In Mexico, dissatisfied voters support animal candidates for mayor

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by Angela Kocherga /11 News

khou.com

Posted on June 26, 2013 at 7:07 PM

Ciudad Juarez -- As Election Day nears in Mexico, some unusual alternative candidates are winning public support.

Some voters in the border city Juarez are backing a burro for mayor.  In other cities a cat, dog and chicken are running for mayor.

“Maybe the animals will do something to help,” said Edgar Fortuna Salas, a young father in Ciudad Juarez who carried his three month son in his arms as he walked with his wife in front of the city’s Cathedral.

Five Candidates are running for mayor of Ciudad Juarez including two women.

Maria Antonieta Perez Reyes of the PAN or National Action party is a top contender. She’s challenging  Enrique Serrano Escobar of the PRI or Ruling Institutional Party. The incumbent mayor is a member of the PRI.

Three other candidates nominated by smaller political parties are also running in the July 7Th election.

“Who can believe in any of them,” asked Efrain Garcia, a street vendor selling ice cold bottled water and soft drinks on a day when temperature soared above 100 degrees.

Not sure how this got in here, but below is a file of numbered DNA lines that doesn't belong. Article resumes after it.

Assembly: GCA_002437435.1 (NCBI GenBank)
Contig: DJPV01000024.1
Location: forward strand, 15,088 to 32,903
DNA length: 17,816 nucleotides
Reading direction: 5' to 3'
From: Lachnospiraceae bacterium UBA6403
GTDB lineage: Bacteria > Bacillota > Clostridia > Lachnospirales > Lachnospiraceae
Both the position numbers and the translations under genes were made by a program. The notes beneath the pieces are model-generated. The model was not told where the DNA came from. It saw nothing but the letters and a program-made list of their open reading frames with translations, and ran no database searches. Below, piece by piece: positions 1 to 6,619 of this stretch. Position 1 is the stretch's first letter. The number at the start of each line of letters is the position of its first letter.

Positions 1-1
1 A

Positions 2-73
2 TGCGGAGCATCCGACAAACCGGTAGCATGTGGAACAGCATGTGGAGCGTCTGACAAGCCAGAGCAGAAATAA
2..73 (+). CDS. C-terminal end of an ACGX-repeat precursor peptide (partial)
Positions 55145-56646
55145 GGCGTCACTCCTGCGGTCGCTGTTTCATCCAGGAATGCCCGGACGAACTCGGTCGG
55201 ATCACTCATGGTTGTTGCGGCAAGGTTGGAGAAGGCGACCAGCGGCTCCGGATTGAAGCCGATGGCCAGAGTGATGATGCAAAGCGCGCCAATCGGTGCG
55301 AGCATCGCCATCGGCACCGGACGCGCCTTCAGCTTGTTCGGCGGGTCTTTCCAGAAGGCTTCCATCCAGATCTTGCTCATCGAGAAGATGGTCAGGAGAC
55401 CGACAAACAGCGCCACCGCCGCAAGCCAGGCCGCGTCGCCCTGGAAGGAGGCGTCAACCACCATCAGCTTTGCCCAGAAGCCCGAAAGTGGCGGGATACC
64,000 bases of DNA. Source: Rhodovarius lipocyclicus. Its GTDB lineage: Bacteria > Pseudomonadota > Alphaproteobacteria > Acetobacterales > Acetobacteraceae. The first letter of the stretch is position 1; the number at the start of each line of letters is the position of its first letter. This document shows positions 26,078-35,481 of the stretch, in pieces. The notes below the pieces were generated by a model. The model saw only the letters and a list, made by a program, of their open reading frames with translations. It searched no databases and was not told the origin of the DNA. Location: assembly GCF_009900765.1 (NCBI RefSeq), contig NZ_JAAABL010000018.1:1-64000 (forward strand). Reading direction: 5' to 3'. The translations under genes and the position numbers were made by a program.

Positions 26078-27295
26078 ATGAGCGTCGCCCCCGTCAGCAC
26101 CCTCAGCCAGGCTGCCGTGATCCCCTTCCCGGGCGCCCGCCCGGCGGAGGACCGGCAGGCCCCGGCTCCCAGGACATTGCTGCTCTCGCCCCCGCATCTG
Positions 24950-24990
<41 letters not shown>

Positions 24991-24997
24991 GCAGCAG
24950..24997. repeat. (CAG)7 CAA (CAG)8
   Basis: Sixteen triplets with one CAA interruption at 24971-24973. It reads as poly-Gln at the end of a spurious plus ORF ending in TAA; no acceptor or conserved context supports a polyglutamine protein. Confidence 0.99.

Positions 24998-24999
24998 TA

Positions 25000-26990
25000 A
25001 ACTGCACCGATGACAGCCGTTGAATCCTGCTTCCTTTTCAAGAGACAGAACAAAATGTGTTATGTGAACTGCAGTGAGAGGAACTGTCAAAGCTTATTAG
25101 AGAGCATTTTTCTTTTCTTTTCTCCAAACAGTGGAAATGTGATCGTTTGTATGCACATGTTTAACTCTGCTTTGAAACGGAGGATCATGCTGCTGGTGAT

That deep distrust of politicians has helped boost the campaign of “Burro Chon.” He has a growing following on facebook where an animated burro offers a bilingual introduction: “my name is Chon, El Burro Chon.”

In a recent post the burro says “Don’t believe the political parties. It’s time to create authentic alternatives”   A fan responded in English “Long live the donkey.”

Last Sunday the “candidate” made a rare public appearance in Ciudad Juarez when campaign organizers paraded a live burro in a public plaza in front of the cathedral urging voters to reject the status quo.

And it seems voters in many cities are ready to do just that. The burro is among several furry and feathered animal candidates.   

Tina the chicken is running for mayor of Tepic. Her supporters say the hen has what many candidates lack:  eggs or “huevos, ” a way in Spanish reference to their lack of bravery in confronting issues.

 In the city Xelapa Morris the cat is the “candigato” for mayor. His campaign slogan: “You’ve voted for rats. Now, choose a cat.”

Dog lovers disillusioned with politics are supporting a Saint Bernard for mayor of Oaxaca. His campaign spot on facebook promises Titan will always give you a hand as the Saint Bernard offers his paw.

His facebook campaign commercial ends with “Together, yes we can.”

“Laughing is a way to protest,” said Jesus Gamez Arriola, Juarez voter. He understands the appeal of animal candidates but plans to vote for a human candidate for mayor.

But the protest of politics as usual on social media may have an impact at the ballot box when voters in 14 cities elect new mayors.  There is concern  turnout will be low in many of the cities where animal candidates are a reflection of deep dissatisfaction with the people running for office.

 “In the end, all it is bunch of promises that mean nothing,” said Mari Romo, a Juarez resident walking with her mother downtown. Neither of the women planned to vote July 7Th.

 Others could choose an animal as write in candidate on election day.

Salas, the young Juarez father, said he may vote for the donkey out of desperation.

“Maybe something will change.”

 

 

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